Back in October, we learned that PwC auditors had finally whined loud enough to earn a second monitor. Up until that point, it was only by the grace of God that anyone was able to accomplish anything and it probably explains the firm's dreadful PCAOB inspection results. Some found it strange that a firm of […]
The following post is republished from AccountingWEB, a source of accounting news, information, tips, tools, resources and insight — everything you need to help you prosper and enjoy the accounting profession.
With no place to work in the office of the housing authority of a major city, the audit team was provided tables and chairs in the hallway of a renovated apartment building that connected the swinging front door with the elevators. In the middle of winter in a city located on a bay, the wind swept into the hallway driving temperatures to near freezing. Clothed in parkas, scarves, wool hats and gloves, the audit team struggled through the engagement.
Auditing rural hospitals, CPA firm personnel were ordinarily assigned to a patient room for workspace since there was no room for them in the hospital office. This year there were no patient rooms available so they were assigned to the morgue! Steel tables and high stools were their accommodations. Formaldehyde, dead bodies draped in sheets and the medical examiner’s buzz saw greeted them each day.
The auditors of a plumbing contractor were assigned a dark, damp room in the basement for workspace. The room was two flights of stairs and several hundred yards from the accounting office.
Two auditors were assigned workspace at a desk adjacent to and facing the controller. The controller smoked, they didn’t.
I could relate more true stories on and I suspect you could add your experiences to this list of inadequate fieldwork workspace. Here are some obvious questions:
1. Did any of these scenarios increase time charges on the engagements?
2. Who had responsibility to correct or prevent these circumstances?
3. When should corrective action be taken?
4. What actions should have been taken?
Question 1: Of course time charges were increased! The auditors of the housing authority said the audit required almost twice the amount of time it should have. The hospital auditors lost numerous hours going for fresh air and to the restroom to vomit! Going back and forth to the accounting office wasted enormous amounts of time, although the team did lose weight. Not only was the health of the non-smokers impaired, they wasted time leaving the room to discuss audit issues and securing all working papers and electronic equipment every time they left the room.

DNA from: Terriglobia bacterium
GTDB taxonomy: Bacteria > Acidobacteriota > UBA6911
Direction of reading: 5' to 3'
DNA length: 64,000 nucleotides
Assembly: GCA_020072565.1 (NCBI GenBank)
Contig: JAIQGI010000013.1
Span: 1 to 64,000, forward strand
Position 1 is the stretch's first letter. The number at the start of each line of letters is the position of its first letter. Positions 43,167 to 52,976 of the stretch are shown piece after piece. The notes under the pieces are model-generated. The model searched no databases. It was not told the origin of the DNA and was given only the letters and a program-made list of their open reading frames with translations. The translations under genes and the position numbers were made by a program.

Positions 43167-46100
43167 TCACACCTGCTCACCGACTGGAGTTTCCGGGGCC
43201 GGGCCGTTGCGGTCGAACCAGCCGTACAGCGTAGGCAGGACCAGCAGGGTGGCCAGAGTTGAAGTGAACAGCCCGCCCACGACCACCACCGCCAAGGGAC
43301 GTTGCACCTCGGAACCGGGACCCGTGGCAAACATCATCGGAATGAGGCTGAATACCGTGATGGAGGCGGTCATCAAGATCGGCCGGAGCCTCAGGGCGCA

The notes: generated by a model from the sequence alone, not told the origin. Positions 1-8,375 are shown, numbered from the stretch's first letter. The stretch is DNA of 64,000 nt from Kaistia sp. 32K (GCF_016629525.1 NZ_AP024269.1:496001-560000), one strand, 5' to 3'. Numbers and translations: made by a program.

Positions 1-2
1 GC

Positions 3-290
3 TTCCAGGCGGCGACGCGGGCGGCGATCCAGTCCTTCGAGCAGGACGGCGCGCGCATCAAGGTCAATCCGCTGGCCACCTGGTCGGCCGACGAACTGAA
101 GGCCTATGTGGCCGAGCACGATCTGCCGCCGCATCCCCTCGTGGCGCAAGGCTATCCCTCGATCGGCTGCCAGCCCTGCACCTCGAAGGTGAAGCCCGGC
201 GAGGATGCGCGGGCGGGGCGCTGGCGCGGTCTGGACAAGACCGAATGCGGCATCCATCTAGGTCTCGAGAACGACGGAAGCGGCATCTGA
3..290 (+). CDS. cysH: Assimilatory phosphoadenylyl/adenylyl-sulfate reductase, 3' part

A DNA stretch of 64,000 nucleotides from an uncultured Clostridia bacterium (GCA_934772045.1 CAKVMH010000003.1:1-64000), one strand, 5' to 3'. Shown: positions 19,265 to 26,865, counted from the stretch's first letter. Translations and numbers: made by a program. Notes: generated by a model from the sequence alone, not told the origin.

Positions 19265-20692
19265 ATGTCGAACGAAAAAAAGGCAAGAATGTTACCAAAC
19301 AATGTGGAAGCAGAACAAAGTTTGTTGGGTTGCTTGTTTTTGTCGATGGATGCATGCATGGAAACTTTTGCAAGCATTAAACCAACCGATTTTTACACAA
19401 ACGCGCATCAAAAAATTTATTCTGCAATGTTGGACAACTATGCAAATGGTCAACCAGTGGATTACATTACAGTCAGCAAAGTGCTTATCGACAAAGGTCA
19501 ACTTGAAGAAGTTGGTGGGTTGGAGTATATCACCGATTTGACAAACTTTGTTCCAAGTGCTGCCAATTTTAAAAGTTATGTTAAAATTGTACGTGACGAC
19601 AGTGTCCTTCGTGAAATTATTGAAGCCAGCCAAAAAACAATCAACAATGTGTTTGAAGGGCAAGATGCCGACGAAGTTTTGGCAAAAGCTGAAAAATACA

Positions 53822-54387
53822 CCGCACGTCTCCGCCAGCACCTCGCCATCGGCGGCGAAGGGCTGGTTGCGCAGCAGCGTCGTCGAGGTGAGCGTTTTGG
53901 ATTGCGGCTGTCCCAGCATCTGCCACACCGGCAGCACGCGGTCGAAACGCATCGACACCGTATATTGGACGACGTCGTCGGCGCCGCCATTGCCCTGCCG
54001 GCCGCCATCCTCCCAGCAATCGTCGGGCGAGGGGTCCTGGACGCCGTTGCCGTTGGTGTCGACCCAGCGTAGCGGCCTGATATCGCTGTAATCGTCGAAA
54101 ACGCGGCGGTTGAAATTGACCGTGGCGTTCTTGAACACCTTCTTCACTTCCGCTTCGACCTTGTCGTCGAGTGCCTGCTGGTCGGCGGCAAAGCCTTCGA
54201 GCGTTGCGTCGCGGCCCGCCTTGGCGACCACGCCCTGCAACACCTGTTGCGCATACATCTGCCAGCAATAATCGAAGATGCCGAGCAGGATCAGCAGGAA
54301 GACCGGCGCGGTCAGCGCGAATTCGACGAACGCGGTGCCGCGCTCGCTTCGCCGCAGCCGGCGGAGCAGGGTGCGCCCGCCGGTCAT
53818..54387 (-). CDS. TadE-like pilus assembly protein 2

Question 2: The in-charge accountants on these engagements had responsibility to run the fieldwork but their “stick” wasn’t big enough to get the managements to change their workspace. It was the engagement leaders’ responsibility to speak with managements to correct the situations.
Question 3: If the workspace could not be improved internally, a nearby motel room, a recreation vehicle parked outside a client’s facility or an electronic air filer could be remedies. The cost of these alternatives is likely far less than the unbillable wasted time.
Question 4: This is a planning activity! Proper workspace should be arranged by the engagement leader before the fieldwork begins. Engagement profits can be increased considerably by using foresight and arranging for proper workspace!
We all know about getting a credit rating. Whether it’s for a personal credit card, a supply chain vendor authorization, or the much maligned oligarchy who rate public companies and entire nations. Based on al ion, a score is developed that (attempts) to capture the inherent risk of a credit failure.
How much could firms benefit from getting a Technology Productivity Rating?
What is the risk of a technology failure?
If an objective ratings agency existed that scored a company’s use of technology, how well would other people score your company? Who is the ‘Greece’ of technology?